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Updated Sep 22, 2023, 4:53pm EDT
politicsSouth Asia
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India’s historic Women’s Reservation Bill may take several years to implement

REUTERS/Anushree Fadnavis
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Indian lawmakers passed a landmark bill that would allocate a third of seats for women in its lower house of Parliament and state assemblies.

The passage of the Women’s Reservation Bill was widely hailed as a historic move in the fight for gender representation in the world’s largest democracy and was seen as a boost for Indian Prime Minister Narendra Modi ahead of the 2024 elections.

However, the bill can be implemented only after the completion of much-delayed country-wide census, and subsequently a redrawing of electoral constituencies — a process that could take several more years.

— Tasneem Nashrulla contributed to this report.

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Some opposition leaders and activists have predicted the bill will not come into effect until 2039, despite the government saying it will be implemented by the 2029 elections. The redrawing of constituencies — or delimitation — can only begin after the census is completed in 2026. And the final delimitation report usually takes four to five years, which means the bill will likely not be implemented by 2029. Experts and political opponents are even more pessimistic,1 The Wire reports, given that the BJP government has frequently postponed the census. “The constant dithering on when there will be the next Census and when there will be delimitation will mean that the [women’s] reservation is indefinitely delayed,” said one lawmaker from an opposition party. “This is not a historic Bill as it is being touted. It is a sham.”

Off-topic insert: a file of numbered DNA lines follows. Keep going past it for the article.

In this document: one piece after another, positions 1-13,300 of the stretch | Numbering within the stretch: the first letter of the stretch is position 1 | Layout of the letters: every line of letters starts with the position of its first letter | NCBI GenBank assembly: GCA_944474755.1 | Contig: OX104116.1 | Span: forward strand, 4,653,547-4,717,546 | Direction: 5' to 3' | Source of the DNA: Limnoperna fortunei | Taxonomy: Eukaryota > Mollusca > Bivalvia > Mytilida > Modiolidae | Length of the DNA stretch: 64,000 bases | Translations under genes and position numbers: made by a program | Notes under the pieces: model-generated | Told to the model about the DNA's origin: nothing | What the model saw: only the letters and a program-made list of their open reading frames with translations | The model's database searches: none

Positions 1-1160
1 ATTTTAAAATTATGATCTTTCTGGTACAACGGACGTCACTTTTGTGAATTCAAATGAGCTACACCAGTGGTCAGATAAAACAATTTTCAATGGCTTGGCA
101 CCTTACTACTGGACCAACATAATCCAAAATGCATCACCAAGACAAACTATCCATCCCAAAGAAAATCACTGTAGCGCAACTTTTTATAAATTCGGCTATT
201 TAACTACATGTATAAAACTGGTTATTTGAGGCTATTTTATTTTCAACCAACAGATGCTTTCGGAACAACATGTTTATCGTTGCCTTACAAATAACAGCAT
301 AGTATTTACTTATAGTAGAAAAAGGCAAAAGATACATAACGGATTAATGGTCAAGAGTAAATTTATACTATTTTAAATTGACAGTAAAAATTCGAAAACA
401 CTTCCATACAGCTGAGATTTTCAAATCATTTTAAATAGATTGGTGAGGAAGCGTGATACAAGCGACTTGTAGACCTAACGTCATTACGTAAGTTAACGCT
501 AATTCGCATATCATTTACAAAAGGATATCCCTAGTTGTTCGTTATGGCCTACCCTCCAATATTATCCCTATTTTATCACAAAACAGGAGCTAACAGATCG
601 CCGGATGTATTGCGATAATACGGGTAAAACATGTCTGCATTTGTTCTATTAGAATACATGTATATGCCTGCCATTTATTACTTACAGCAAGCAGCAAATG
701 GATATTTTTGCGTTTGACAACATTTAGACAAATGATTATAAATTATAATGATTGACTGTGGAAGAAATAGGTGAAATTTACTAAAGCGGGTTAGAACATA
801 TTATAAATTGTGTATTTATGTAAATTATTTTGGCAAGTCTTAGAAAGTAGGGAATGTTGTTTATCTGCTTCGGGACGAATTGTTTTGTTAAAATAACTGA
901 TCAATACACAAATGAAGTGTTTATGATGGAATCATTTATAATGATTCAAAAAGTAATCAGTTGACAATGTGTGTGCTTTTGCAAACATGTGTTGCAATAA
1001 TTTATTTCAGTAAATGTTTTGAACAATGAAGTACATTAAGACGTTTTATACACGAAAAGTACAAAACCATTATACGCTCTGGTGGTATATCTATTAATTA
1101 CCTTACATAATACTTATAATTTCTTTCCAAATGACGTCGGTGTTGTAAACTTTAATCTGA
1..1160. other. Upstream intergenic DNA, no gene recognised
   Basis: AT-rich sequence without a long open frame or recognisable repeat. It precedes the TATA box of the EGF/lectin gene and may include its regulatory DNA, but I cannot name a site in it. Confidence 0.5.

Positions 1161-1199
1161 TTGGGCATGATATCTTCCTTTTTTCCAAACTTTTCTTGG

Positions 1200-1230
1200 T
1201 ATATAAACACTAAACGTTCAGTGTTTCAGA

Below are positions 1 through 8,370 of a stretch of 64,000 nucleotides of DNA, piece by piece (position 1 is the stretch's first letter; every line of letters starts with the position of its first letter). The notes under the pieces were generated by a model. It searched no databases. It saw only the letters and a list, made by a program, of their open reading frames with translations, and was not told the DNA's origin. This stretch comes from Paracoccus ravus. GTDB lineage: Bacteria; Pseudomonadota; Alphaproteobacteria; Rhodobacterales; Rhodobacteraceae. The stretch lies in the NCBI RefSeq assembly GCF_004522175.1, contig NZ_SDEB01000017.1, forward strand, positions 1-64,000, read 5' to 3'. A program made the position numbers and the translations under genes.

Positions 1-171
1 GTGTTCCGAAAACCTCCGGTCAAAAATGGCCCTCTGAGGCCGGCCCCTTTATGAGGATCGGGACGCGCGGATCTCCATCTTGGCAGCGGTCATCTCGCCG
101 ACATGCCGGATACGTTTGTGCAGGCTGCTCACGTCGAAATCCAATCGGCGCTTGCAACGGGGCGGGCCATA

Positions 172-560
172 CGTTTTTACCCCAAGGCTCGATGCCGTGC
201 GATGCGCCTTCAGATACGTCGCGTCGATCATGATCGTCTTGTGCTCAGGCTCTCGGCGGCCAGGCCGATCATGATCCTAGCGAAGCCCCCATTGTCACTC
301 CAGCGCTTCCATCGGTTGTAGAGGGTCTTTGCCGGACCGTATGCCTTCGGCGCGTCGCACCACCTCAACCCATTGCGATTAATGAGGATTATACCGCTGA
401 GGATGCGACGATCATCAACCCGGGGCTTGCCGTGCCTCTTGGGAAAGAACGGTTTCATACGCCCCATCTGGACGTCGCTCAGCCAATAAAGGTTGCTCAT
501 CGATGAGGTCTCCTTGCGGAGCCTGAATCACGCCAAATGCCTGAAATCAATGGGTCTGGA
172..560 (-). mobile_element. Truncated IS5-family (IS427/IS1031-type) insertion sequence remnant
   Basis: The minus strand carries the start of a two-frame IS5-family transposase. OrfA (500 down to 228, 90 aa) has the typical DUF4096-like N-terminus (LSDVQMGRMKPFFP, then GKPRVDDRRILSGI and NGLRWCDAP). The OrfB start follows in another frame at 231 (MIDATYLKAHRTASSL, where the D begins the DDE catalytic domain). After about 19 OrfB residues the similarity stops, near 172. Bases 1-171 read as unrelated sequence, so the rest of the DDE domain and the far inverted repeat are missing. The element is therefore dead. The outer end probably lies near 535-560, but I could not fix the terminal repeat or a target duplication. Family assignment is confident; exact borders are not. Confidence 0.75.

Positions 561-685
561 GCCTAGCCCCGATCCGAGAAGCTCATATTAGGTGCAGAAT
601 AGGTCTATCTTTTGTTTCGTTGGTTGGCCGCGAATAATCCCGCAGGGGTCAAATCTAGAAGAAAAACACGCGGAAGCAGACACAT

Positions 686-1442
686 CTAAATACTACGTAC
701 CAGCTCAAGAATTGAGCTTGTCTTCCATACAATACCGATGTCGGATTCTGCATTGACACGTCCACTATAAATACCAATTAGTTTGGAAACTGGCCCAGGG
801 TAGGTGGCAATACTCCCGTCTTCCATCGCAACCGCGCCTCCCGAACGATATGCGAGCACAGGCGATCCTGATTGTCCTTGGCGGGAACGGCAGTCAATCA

The delimitation exercise is also likely to be more “contentious2 ” this year, one political activist writes. Delimitation is set to increase the number of seats in the lower house from 543 to 753, with the northern states — many of which are already well represented in the parliament — benefitting from the biggest jump in seats. The southern states are likely to see only a marginal rise in seats, “pushing them further back in representation and electoral heft,3 ” NDTV explains. The complications may lead to “a political storm” and further delay the women’s quota, some experts believe.

India has had one female prime minister and two women presidents since the country gained independence in 19474 , and women currently occupy only 15% of seats in the lower house of Parliament. Women face barriers to running for office both in terms of money and the lack of a political party’s support5 , an Indian economist told TIME. Advocates are hopeful that the new bill — set to increase the number of women in the lower house from 82 to 181 — will incentivize political parties to back more women candidates and empower them with leadership positions.

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